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Production Benchmark for Space Launch System

Workers keep an eye on new space hardware built by Teledyne Brown.

Workers keep an eye on new space hardware built by Teledyne Brown.

It took five hours to get just under a mile, but the Launch Vehicle Stage Adapter built by Teledyne Brown Engineering for NASA’s Space Launch System moved in August from Marshall Space Flight Center’s weld facility to a new building where it will be outfitted with thermal foam.

The 30-foot-tall section of space hardware was moved by truck on a stand built specifically for it by Teledyne Brown. The conical section connects the core stage of the SLS rocket with its upper stage.

“This is an effort of great magnitude physically and programmatically for our company and for Marshall Space Flight Center,” says Teledyne Brown President Jan Hess. “LVSA is the largest piece of a rocket to be manufactured at Marshall in Huntsville since the Apollo era.”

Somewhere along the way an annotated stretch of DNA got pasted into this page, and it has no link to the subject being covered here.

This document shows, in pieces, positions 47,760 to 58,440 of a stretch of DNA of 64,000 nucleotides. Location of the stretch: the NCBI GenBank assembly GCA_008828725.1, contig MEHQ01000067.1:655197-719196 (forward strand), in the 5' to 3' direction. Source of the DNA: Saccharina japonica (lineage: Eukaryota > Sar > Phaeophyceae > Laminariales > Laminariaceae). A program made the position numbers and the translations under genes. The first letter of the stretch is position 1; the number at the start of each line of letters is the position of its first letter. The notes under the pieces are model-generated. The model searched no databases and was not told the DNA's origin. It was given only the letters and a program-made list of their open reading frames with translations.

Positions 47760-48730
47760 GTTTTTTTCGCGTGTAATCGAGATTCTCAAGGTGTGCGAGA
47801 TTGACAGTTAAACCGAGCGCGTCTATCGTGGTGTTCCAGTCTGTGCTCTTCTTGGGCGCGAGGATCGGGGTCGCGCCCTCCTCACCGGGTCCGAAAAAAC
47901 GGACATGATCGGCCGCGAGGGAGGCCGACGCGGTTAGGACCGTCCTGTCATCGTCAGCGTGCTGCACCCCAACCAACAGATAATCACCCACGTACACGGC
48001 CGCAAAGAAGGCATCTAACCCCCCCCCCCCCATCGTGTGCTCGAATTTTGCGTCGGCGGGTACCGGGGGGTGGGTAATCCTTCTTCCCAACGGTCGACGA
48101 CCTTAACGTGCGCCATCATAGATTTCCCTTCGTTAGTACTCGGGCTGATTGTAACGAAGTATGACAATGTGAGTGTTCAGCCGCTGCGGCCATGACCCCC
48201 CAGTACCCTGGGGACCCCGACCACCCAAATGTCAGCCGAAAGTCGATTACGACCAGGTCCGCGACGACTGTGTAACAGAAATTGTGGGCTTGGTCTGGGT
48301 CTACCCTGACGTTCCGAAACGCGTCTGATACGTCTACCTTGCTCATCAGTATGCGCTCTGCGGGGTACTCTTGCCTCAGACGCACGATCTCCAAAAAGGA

At the new location, the section will be outfitted with thermal foam insulation. It will be the largest structure to be manually sprayed at Marshall with this type of foam. Engineers will then fit it with cabling, electrical interface panels, sensors, cameras, duct work, acoustic blankets, access doors and quick disconnects, all in preparation for the vehicle’s eventual launch set for 2019.

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